The city’s love for films manifests itself in many ways, including frenzied celebrations during the release of big films, early morning shows and the immense adulation that stars have enjoyed for decades. The city has historically played an important role in shaping films and filmmaking as we know them today.
As the then capital of the Madras Presidency, the city of Madras was a hub and saw the growth of film studios from the early 1900s. It was in Madras at the Indian Film Company Studio that the first silent film in South India ‘Keechaka Vadham’ was made in 1916. The first studio with sound recording, Srinivasa Cinetone, was set up in the city in 1934, which marked the end of having to go to Bombay or Calcutta.
In 1938, an article in The Hindu details the inauguration of Newtone Studios in Kilpauk, which according to G. Dhananjayan, author and film producer, was a pioneering facility in those times. “Historically, Madras city was always a hub of filmmaking and was where a whole lot of talented actors and technicians landed up for opportunities,” he said.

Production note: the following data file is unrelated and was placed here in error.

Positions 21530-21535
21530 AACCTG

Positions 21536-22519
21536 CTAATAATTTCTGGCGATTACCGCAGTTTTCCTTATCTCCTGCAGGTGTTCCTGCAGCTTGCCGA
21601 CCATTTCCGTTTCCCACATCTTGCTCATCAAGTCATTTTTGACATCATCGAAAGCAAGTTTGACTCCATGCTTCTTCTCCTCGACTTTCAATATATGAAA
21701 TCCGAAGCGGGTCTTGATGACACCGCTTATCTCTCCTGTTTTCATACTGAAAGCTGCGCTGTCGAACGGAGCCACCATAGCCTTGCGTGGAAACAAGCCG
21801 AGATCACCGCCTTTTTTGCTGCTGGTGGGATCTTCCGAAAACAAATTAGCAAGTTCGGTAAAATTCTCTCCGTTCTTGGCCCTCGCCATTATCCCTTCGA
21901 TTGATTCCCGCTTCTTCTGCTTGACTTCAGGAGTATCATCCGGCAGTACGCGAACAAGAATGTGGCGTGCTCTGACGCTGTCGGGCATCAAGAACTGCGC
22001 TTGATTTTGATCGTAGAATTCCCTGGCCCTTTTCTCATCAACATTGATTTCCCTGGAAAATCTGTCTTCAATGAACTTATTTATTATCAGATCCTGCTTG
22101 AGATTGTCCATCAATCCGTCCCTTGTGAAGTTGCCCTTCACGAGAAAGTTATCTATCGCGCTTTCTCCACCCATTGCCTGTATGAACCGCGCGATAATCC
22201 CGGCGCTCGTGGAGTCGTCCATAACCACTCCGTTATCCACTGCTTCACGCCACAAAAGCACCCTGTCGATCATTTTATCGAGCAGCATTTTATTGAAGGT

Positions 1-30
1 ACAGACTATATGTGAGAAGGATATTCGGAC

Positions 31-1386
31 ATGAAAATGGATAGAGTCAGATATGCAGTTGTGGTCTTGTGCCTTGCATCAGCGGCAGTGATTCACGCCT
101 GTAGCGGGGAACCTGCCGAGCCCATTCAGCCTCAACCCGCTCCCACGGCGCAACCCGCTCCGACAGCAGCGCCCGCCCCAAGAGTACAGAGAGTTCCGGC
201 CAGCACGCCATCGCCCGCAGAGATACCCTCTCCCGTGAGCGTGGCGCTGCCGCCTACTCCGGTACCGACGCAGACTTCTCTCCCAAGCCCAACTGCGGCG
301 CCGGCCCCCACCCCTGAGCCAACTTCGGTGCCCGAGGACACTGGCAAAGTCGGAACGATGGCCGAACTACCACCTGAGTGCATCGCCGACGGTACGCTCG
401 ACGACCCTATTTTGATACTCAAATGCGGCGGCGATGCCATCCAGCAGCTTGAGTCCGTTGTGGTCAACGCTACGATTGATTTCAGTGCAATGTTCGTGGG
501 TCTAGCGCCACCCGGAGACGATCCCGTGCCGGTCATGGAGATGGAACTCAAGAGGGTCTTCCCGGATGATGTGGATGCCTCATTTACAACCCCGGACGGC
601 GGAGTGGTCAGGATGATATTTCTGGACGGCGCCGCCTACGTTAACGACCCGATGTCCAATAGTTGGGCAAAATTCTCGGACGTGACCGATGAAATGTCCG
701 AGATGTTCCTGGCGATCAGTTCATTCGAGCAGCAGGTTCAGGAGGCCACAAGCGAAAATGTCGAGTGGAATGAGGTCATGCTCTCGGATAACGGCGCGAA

While S.S. Vasan’s Gemini studios began functioning on the Mount Road in the 1940s, AVM Studios and Vijaya Vauhini Studios began functioning out of Kodambakkam— an area that has since become synonymous with films. In the 1980s, the area and its surroundings housed 20 studios and nearly 85 shooting floors, and these numbers have steadily dwindled over the years.
“Madras was the home for the southern film industries. Malayalam, Kannada and Telugu movies were made here and several top stars had made Chennai, especially T. Nagar, their residence,” said Mohan V. Raman, film historian. This, he said, continued till the seventies when studios began to come up in Hyderabad.
“The advent of dubbing as a method to capture sound meant that there was no need to do live sound recording in soundproof studios. As live locations became popular, the need for studios steadily came down,” he added.